It’s conference time!
I’ll never forget the first ACFW conference I attended. About 100 of us met in Kansas City for the first ACFW event, and it felt like a family reunion. I met my editor for the first time (I’d sold a book while living overseas) and…I pitched a series.
Which I sold—with Susan Downs: The Heirs of Anton. (Get the first book FREE here!)
I was scared to death. I sat down opposite the editor and she, very kind but also business-like, said, “What do you have for me?”
Open mouth. Wait. Is there anything in there? I think I fumbled out my first line, something lame like, “I have a Russian suspense series I think you’ll like.”
Great pitch, Suz.
And then I realized . . . I love this series idea. I believed in my story. And I knew it could be a hit.
So I leaned in and said, “What if the stories of Anastasia were true . . . only they were about the wrong sister?”
I got a raised eyebrow. A subtle invitation for more. That’s all I needed to build her the premise, the storyworld and the potential for the series. My enthusiasm overrode my fears and I dove into telling the story.
I got a contract three weeks later.
This past week during our MBT Premium Members Peptalk, we talked about how to pitch a novel. (If you’re a Premium Member, I encourage you to hope over to the My Stuff page and watch the replay!). For those who haven’t taken that advanced writer’s step, I wanted to offer some advice on how to pitch.
Let’s go back to that moment, when the agent or editor says: So what do you have for me?
Don’t panic. If you’ve done your homework and created a dramatic, ironic pitch, then lean close, look them in the eye and deliver it.
Now what? If the agent says nothing, or gives you the eyebrow, or even just nods, then . . . It’s time for the Premise—that longer blurb that drives in the hook.
What’s the difference between a premise and a pitch? Length . . . and depth.
A pitch hooks them with dramatic irony.
A premise feeds their interest. It’s simply a 2-5 sentence blurb of your story. You’re still pitching, but now you’re zeroing in on the most important elements of your book – the stakes, the fears, the dreams, the theme and plot, and the main players.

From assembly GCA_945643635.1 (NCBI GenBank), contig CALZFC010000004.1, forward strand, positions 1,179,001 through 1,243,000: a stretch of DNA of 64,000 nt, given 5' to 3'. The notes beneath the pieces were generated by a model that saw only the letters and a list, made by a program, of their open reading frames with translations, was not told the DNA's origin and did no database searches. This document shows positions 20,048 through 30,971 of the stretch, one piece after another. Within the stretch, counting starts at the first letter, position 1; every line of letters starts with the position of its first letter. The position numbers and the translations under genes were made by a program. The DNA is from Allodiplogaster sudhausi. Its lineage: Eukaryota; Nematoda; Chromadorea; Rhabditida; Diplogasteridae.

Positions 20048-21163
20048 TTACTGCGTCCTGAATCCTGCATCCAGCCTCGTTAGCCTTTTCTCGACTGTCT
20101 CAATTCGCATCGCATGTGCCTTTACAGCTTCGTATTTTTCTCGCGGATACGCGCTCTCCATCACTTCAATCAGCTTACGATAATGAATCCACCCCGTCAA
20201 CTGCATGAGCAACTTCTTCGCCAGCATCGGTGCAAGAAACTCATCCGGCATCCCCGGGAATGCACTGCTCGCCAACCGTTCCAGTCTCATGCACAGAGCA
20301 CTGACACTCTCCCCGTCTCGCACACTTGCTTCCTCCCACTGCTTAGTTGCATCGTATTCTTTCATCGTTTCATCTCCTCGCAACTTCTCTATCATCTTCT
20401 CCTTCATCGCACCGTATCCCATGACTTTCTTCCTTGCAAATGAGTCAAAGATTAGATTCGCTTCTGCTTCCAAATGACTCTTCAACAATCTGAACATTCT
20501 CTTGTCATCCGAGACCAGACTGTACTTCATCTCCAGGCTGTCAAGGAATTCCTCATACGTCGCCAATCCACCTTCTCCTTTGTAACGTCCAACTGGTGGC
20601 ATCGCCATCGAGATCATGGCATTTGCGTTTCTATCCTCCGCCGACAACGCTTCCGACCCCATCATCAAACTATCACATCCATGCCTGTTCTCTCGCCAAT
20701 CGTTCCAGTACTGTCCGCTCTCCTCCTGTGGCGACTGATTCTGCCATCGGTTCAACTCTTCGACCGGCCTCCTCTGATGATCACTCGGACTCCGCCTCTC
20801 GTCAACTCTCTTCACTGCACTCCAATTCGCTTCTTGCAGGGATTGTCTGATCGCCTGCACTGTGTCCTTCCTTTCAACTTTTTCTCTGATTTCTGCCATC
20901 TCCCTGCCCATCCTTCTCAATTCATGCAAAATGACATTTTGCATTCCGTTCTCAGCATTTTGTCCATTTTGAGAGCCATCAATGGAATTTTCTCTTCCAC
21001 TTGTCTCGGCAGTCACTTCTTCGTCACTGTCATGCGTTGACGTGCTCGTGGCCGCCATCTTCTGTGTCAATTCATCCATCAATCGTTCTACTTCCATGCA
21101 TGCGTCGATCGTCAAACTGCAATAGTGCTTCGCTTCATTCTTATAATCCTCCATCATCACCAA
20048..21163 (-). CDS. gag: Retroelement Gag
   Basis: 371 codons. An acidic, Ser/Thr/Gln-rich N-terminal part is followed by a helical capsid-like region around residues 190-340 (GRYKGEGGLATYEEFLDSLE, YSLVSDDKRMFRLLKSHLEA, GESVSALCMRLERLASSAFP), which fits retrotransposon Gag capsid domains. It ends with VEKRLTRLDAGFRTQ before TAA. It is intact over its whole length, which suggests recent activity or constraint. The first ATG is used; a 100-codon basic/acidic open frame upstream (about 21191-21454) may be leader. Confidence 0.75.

In other works, the premise follows up the pitch and boils down the most important aspects of your story, the biggest interest catcher, into a short paragraph.
Here’s the pitch from my newest book, The Wonder of You
The Pitch: Who would you chose–the hometown hero or the exotic prince?
Here’s the follow up premise:
The Premise: Wanna-be world photographer Amelia Christiansen returns home from her semester abroad with a broken heart, into the arms of her high school sweetheart. But when the man who hurt her shows up in Deep Haven asking for a second chance, she finds her heart divided . . . who should she chose – the safety of home, or a what could be her greatest adventure?
Here’s the one from Ever in My Heart:
The Pitch: He’s charged with protecting a lowly servant girl from the house of the Russian Czar . . . but what if she’s not a servant? What if she’s really the princess?
The Premise: Royal daughter Oksana can’t believe her father entrusted her life to a lowly peasant. Peace-loving Mennonite merchant Anton Klassen is paralyzed by his charge – especially when he falls in love with her. Can two people from different lives find a way to protect Russia’s most valuable secret?
Again, the Premise is softer, and is the follow up to the Pitch. And hopefully, it eases your stress enough to let the storytelling take over.
Can you guess these?
He bets he can win her heart. She bets she can break his. Who is going to win?
She just wants to prove that she can be a Pulitzer-prize winning writer. He wants to be at the top executive at his ad agency. But when two high achievers are thrown together to achieve their own goals, they just might discover that falling in love is the greatest prize of all.
She’s going to marry a king . . . until her true love returns from the dead. What will win – power or love?
She gave up on her future, believing her true love dead, and agreed to marry a king. But when her fiancé returns, ready to fight for her, can she believe in love, even when it seems the past has repeated itself? And will he be a man of his word – even beyond the grave?
He believes Russia is about start a world war, but if he’s wrong . . .well, he might just might start a war.
He believes he can prevent war with his information about a Soviet secret. But what if he’s wrong? What if, in fact, he instead pulls the trigger on World War Three? Just how far will one man’s beliefs take him . . .and the rest of the world?
So keep a Pitch short – about 50 words, then follow up with your Premise.
My final piece of advice?
Be Yourself. No one loves your story like you do, and your job is to make them see the potential. Make them love it by wooing them into the story. You’re a storyteller after all, aren’t you?
Need more help! Stop by our booth at ACFW! We’d love to help you hone those pitches!
See you in Dallas!
PS–need more help? Check out best-selling author James L. Rubart’s awesome How to Pitch and Sell your novel video in our MBT Store! On sale this week 1/2 off!!